The state of the market and a customer service journey

It was a win-win-win opportunity, and those don’t happen very often.

When Allseated reached out to me at the end of 2021 with a consulting opportunity, of course, I took the call. I was already part of the think tank advising them on their ExVo online events platform and assumed it would be an opportunity related to that product.

Instead, they wanted to talk about their other products, Vision and Ops. These are their room diagramming and visualization products and were their primary products pre-Covid. After nearly two years of almost exclusively dealing with online events platforms, it was a welcome breath of fresh air to be thinking about anything else event technology. But the deal got even sweeter…

In addition to some internal reports on the state of the room diagramming market, they were prepared to give me full editorial authority to publish an unbiased public version of the report, so that planners could benefit from the research as well. I’m pleased to announce that after weeks of demos, research, and countless communications with the top players in the market, Smart Meetings has agreed to publish the results of my analysis.

Methodology to the Madness

When it comes to event technology, I’m a firm believer in the idea that no one software or service is perfect for everybody. There are so many things that make each situation unique, including how much time you can devote to doing things yourself vs having them done for you, how much of a learning curve you’re willing to put up with, internal stakeholder requirements, and ubiquitous budget restraints.

I tried to highlight the features and functionality of each provider that set them apart from the rest, as well as calling out possible downsides and red flags- and there definitely were some, but more on that in a minute.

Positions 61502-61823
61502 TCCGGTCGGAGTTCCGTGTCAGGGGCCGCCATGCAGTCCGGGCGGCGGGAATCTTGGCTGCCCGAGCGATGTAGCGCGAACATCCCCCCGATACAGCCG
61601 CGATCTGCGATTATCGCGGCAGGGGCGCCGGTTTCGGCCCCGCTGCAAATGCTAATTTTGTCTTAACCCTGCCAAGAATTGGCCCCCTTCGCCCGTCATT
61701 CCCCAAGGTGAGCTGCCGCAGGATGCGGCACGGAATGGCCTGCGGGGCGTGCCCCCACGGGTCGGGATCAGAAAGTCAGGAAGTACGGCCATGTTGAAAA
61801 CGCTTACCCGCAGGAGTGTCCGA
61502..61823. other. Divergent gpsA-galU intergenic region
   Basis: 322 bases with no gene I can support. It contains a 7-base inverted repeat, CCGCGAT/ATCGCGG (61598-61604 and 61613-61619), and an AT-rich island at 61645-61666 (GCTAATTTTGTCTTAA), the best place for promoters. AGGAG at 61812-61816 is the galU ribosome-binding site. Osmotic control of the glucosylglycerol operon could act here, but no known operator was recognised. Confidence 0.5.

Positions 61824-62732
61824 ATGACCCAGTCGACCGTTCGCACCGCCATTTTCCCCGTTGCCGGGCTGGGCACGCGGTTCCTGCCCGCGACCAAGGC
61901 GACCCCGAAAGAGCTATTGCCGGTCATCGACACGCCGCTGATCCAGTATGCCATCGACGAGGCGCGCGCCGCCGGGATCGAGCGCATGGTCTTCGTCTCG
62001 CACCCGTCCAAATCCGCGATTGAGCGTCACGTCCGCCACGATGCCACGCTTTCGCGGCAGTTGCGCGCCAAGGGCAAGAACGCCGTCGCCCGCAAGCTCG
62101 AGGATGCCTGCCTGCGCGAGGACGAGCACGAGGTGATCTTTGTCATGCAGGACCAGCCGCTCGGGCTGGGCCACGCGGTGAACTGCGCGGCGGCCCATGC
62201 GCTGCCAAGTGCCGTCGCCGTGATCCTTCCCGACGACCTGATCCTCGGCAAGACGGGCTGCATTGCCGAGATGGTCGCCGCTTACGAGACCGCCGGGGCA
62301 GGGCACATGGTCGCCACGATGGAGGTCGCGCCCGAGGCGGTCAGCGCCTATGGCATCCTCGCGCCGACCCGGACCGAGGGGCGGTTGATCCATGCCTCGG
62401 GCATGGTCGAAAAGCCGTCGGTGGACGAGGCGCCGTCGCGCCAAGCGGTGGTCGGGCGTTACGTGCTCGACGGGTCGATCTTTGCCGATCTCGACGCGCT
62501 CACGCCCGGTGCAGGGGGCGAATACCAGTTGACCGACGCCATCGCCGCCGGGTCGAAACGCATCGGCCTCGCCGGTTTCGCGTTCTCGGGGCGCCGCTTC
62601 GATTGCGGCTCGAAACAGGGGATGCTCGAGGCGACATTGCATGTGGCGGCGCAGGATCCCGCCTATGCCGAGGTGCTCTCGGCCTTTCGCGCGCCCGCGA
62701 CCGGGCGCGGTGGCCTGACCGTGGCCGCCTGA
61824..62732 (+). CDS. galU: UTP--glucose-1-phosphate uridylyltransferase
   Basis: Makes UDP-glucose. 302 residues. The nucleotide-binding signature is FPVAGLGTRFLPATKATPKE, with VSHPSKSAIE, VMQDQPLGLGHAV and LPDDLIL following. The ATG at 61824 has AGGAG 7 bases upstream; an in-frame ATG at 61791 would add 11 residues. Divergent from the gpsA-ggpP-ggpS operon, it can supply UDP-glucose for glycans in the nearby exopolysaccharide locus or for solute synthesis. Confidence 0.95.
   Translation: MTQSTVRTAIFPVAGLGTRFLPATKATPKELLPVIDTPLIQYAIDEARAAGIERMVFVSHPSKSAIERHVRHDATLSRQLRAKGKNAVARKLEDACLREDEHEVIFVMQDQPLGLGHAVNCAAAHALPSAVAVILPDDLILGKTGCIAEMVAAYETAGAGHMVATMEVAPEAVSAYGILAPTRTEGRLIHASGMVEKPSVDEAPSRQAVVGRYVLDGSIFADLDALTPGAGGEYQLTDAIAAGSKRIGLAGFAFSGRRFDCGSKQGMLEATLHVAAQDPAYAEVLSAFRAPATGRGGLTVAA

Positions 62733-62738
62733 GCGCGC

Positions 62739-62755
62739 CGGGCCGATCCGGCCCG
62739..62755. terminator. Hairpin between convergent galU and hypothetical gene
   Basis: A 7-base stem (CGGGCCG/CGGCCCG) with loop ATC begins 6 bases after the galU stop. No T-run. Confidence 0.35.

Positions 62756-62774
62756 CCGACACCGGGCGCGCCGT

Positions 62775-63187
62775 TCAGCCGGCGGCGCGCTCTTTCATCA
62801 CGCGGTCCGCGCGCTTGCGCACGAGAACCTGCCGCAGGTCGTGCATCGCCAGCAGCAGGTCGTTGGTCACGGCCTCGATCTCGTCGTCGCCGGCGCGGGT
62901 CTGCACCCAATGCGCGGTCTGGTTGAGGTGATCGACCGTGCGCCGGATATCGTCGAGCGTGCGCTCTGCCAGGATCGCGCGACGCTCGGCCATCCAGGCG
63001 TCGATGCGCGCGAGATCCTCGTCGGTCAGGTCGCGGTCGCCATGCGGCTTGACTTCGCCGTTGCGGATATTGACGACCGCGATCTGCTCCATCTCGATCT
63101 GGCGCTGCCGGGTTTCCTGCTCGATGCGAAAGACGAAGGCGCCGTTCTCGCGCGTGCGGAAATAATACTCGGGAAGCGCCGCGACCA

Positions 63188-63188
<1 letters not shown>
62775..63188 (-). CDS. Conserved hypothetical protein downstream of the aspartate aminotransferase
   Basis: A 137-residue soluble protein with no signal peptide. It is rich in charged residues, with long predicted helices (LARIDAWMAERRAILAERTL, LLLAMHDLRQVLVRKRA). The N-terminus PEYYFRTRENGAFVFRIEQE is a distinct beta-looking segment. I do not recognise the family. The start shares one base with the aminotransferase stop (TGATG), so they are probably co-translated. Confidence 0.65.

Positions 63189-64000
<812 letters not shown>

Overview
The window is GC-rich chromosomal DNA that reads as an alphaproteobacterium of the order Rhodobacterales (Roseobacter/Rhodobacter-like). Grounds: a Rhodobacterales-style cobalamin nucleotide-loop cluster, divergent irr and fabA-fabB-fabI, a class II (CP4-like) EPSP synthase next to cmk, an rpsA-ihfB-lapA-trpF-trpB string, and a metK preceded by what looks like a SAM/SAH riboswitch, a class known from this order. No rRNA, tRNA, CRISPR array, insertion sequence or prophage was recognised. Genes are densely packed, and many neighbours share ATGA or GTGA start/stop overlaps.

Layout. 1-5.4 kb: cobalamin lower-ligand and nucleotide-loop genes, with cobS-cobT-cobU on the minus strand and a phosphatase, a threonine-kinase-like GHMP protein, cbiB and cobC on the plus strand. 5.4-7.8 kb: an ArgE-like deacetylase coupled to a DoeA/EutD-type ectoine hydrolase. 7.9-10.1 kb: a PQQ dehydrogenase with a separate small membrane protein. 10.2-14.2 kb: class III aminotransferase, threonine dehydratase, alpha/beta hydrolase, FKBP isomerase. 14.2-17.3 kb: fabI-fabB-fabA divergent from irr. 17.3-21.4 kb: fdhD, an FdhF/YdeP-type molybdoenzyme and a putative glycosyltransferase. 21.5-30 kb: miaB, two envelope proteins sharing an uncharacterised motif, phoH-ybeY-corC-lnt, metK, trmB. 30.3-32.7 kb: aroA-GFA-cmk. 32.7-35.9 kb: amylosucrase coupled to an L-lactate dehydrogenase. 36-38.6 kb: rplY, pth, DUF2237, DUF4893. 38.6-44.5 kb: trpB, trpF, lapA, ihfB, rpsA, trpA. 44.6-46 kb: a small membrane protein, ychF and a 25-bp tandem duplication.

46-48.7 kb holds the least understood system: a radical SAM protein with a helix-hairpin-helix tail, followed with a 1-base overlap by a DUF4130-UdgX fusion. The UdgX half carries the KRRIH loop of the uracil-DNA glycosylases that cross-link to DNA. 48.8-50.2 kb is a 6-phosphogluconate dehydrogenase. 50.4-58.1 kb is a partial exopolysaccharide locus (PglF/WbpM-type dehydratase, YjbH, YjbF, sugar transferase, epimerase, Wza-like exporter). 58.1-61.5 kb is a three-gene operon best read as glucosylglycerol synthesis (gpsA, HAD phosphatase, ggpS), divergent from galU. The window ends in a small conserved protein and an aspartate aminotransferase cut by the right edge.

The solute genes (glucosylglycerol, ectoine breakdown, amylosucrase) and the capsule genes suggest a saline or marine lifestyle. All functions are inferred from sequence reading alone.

This would be a good place to put the list of companies reviewed.

Each vendor was contacted in the same manner, and their responsiveness is noted in the report. One of the biggest challenges was ensuring that my Allseated review wasn’t biased by the fact that I was working with them internally, so… I brought in a ringer.

“No one software or service is perfect for everybody.”

I enlisted the help of a friend of mine that works at a venue, and asked them to contact Allseated in the same way I was contacting everyone else (via web form, initially). They got a demo, we compared notes afterward, and our demo experiences and perception of responsiveness were similar. Mystery Shopper, you know who you are and I owe you a nice dinner.

In addition to responsiveness and features, the other categories looked at were ease of use, training and support, and price.

Read MoreHow Virtual Technology Can Future-proof Events

Sweet Suite or Lone Standalone

A stock photo of a headset and microphone next to a phone

One of the first things that became clear is that these products could be divided into two categories: standalone applications, and situations where room diagramming and visualization were part of a larger suite of software.

There are advantages and disadvantages to both models. Almost all of these products offer some version of guest management such as table numbers, placing guests at specific place settings, food preferences and allergies, and RSVP status as you might expect.

From there, things start expanding pretty quickly to include basic CRM (customer relationship management), sales tools, budget calculators, invoicing, task lists and more. This could be in a nice tight package of tools such as the wedding-focused AislePlanner, be one small cog in a giant family of software such as Cvent (which bought Social Tables in 2018), or be part of an even-more-gigantesque Hospitality Management System like Amadeus Hospitality.